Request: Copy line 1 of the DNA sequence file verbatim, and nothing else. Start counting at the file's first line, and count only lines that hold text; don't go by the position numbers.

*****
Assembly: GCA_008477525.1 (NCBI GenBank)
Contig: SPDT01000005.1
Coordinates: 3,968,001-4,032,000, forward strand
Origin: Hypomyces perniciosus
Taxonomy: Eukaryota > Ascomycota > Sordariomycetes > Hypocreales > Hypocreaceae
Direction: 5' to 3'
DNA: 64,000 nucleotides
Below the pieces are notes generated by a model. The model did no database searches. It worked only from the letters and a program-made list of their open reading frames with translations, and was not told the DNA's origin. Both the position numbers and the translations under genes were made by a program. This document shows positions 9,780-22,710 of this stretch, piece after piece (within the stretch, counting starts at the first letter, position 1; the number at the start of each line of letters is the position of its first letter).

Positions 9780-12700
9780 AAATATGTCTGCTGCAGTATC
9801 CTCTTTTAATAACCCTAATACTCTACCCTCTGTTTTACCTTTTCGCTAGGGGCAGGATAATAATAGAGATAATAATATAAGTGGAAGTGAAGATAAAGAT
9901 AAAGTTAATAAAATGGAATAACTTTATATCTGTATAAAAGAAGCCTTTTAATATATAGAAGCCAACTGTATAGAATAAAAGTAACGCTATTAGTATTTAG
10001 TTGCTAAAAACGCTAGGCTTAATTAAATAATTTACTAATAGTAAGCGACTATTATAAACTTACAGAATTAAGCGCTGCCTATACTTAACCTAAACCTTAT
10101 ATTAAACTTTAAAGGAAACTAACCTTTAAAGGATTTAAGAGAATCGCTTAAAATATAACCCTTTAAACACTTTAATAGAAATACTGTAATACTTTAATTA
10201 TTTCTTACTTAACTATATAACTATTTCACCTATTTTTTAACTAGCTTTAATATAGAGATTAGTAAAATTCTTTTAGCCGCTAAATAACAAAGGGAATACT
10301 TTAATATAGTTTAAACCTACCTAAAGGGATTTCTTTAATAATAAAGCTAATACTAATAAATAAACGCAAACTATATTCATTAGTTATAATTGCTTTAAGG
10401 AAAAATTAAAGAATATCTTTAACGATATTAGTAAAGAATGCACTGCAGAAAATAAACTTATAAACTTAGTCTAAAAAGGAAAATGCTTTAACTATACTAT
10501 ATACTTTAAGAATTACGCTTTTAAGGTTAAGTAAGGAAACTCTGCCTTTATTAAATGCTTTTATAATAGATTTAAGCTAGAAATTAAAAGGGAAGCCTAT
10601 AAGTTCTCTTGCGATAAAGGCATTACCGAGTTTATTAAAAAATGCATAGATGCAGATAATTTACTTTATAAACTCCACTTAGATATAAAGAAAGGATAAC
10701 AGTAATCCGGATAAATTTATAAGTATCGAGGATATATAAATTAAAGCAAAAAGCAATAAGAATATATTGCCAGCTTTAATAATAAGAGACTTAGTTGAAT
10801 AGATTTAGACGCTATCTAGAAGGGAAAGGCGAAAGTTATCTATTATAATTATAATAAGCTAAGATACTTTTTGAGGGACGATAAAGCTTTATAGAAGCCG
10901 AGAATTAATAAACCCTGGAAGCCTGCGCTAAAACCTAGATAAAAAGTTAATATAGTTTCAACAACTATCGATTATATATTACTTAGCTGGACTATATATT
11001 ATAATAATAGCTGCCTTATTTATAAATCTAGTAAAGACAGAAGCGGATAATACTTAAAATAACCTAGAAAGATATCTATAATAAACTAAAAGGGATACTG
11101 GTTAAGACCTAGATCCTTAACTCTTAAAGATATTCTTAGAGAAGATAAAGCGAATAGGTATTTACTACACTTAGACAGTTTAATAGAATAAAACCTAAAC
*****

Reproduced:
Assembly: GCA_008477525.1 (NCBI GenBank)